When it comes to food and nutrition, there’s an emergence of shared beliefs and behaviors among Gen Z, Millennials, Gen X and Boomers, according to a new report released by FleishmanHillard, St. Louis, Mo.
"We call these cross-generational influencers 'Gen Food' because food defines them and is an important part of their values and belief system," says Jamie Greenheck, global managing director of FleishmanHillard's food, agriculture and beverage practice. "They're taking personal responsibility for improving the way we eat and drink, which provides a tremendous opportunity for brands looking to connect and drive action through food."
The study shows food unites more than it divides Gen Z, Millennials, Gen X and Boomers. Some highlights entail:
- 91% say food is an important part of their values and belief system.
- 35% say that food defines them.
- 79% feel it's their role and responsibility to share food information with others.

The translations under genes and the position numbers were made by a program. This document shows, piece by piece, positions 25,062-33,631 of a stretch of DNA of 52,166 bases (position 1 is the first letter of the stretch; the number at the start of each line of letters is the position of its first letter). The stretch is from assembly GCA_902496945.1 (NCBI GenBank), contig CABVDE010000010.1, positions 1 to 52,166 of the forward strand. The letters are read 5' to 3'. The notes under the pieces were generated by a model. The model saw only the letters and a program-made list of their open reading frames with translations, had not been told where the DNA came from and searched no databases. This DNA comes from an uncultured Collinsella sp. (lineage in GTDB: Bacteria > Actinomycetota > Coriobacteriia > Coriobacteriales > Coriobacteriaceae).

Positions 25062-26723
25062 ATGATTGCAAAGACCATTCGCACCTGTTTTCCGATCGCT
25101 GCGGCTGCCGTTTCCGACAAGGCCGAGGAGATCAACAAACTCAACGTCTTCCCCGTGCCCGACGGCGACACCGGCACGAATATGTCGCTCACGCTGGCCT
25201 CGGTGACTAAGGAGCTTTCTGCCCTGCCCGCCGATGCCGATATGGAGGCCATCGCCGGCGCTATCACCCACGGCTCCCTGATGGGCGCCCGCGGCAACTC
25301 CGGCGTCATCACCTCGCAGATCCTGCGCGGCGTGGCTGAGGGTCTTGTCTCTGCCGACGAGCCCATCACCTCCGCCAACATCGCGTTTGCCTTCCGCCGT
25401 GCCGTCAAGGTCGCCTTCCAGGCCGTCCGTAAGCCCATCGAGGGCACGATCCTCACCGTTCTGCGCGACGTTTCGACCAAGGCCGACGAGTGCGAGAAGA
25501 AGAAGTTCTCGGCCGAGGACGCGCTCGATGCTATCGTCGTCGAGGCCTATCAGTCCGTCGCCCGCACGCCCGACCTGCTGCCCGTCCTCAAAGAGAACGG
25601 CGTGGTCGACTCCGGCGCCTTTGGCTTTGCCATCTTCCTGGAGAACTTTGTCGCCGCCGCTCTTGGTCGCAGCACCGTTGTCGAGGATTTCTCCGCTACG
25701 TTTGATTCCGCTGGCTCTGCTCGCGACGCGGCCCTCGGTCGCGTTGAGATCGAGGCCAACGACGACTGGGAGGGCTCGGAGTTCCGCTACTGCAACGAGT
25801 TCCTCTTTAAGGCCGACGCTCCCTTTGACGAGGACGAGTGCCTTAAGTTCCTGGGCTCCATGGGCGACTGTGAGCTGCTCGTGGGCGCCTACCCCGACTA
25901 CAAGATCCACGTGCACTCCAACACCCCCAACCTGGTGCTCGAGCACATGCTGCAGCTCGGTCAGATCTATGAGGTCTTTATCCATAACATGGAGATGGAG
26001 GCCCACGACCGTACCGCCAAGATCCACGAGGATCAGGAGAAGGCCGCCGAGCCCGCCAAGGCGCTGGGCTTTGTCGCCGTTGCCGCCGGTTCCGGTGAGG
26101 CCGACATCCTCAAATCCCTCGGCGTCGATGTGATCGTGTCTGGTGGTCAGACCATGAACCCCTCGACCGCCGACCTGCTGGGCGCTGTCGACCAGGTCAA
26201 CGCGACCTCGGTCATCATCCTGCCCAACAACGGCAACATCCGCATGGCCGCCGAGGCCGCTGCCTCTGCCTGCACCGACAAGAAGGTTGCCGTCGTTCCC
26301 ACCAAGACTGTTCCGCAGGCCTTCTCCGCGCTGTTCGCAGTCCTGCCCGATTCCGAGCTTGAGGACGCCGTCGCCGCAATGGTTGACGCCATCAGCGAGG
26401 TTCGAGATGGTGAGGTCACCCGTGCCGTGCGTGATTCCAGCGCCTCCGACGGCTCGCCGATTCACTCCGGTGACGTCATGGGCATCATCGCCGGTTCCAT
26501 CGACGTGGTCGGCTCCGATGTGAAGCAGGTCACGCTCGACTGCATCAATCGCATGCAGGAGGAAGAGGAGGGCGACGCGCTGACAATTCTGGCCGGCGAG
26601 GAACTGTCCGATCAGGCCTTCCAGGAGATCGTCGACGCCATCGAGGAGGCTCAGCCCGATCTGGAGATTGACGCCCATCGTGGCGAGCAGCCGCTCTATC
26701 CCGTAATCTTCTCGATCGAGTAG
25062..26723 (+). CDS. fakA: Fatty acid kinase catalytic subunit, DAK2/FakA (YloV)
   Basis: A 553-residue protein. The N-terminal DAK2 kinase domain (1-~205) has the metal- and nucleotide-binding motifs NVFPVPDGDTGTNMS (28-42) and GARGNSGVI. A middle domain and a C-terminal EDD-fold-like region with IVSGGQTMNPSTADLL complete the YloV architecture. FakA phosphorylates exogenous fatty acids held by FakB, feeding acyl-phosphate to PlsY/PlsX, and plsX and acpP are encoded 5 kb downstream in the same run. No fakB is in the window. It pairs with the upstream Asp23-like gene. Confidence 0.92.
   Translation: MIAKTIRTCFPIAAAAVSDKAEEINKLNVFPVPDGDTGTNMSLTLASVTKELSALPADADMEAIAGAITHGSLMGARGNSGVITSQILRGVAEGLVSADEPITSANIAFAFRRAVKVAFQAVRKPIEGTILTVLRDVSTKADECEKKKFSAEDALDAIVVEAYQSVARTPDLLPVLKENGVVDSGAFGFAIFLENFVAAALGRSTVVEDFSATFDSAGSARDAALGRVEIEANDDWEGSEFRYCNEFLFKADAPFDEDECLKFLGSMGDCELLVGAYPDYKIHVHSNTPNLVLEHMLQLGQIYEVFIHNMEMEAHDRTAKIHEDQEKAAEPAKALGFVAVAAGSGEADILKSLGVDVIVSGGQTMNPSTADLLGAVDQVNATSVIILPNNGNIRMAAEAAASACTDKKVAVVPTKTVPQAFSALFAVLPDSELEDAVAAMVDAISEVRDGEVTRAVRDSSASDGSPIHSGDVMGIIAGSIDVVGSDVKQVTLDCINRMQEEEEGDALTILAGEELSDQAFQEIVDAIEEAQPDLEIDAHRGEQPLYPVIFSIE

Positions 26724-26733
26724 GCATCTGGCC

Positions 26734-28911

- 81% believe they can make a difference in the kinds of foods they eat and how they are grown.
- 78% have taken action to address food issues important to them – with reducing food waste emerging as a top priority.
- 60% say they bear the responsibility for improving what and how they eat – more than food companies, government entities or health professionals.
"The implications for food, agriculture and beverage companies are profound," says Greenheck. "Speaking Gen Food's language and understanding their values is important to having relevant conversations about everything from sustainable nutrition to agricultural practices and food waste. It's also vital to focus on the benefits of innovation as they become the primary drivers of food choice. Additionally, companies should make it easy for consumers to participate and contribute to a better, more responsible food system."
FleishmanHillard's study was conducted by its TRUE Global Intelligence practice, which conducted an online survey with 2,001 nutrition-forward consumers Sept. 14-20, and evaluated drivers related to food, influences and behaviors. Respondents were screened for engagement on such factors as seeking information about food, sharing content about food and paying attention to ingredient lists.